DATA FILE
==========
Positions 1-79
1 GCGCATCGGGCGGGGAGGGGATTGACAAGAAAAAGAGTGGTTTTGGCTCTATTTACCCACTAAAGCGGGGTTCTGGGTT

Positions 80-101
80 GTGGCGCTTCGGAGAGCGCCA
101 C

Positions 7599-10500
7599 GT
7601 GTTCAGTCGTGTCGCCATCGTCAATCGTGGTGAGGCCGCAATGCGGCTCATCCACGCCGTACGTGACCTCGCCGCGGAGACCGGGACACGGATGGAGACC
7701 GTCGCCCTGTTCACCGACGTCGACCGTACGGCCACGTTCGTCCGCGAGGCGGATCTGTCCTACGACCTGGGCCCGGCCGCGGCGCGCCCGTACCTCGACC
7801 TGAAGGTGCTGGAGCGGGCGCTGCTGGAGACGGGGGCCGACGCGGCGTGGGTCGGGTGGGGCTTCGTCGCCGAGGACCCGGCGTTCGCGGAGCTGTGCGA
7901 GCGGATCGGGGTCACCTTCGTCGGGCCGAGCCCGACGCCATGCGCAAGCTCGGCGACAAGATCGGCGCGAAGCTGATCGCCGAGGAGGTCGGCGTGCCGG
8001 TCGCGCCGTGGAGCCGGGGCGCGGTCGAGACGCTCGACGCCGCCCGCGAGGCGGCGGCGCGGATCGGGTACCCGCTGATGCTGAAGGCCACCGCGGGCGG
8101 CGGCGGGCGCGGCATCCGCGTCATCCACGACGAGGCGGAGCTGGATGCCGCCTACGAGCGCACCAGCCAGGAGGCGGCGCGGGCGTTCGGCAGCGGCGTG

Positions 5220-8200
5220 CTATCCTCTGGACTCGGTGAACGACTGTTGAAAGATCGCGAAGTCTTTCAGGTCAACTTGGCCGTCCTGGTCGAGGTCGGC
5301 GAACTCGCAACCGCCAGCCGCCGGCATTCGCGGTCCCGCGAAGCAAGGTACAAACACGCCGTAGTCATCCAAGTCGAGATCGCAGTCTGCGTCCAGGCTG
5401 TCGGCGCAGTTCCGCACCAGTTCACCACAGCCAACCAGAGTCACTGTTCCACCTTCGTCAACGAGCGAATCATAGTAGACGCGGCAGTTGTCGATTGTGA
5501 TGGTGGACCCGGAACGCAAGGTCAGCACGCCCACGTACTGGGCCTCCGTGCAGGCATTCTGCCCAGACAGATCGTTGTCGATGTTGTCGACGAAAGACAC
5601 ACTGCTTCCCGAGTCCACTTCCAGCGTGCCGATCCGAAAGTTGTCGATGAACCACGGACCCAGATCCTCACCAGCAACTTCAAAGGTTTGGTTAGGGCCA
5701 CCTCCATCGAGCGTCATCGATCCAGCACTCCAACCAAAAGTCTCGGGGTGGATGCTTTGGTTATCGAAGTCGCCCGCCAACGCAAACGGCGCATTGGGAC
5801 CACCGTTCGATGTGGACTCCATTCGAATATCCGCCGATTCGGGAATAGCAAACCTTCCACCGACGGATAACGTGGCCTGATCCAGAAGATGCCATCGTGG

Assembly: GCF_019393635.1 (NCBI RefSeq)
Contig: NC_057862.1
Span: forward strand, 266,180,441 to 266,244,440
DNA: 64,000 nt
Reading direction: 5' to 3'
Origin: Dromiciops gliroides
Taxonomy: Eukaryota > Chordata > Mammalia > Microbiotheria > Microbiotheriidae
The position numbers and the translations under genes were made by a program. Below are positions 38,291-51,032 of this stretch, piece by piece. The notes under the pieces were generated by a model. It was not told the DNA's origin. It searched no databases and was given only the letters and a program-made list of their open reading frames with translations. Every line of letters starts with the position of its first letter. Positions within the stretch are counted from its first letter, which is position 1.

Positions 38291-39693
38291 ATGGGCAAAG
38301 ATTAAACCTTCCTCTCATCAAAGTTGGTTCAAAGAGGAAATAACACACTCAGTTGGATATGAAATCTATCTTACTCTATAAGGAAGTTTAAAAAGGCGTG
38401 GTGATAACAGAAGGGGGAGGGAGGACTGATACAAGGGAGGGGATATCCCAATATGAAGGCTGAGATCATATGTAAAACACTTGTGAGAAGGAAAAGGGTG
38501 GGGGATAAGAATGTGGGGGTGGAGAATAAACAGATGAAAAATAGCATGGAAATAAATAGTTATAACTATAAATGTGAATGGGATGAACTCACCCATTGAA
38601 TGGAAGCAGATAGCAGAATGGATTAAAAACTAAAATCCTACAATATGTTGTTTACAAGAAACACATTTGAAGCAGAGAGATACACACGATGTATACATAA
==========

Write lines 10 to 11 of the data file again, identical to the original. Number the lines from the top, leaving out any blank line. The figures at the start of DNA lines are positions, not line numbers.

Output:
7801 TGAAGGTGCTGGAGCGGGCGCTGCTGGAGACGGGGGCCGACGCGGCGTGGGTCGGGTGGGGCTTCGTCGCCGAGGACCCGGCGTTCGCGGAGCTGTGCGA
7901 GCGGATCGGGGTCACCTTCGTCGGGCCGAGCCCGACGCCATGCGCAAGCTCGGCGACAAGATCGGCGCGAAGCTGATCGCCGAGGAGGTCGGCGTGCCGG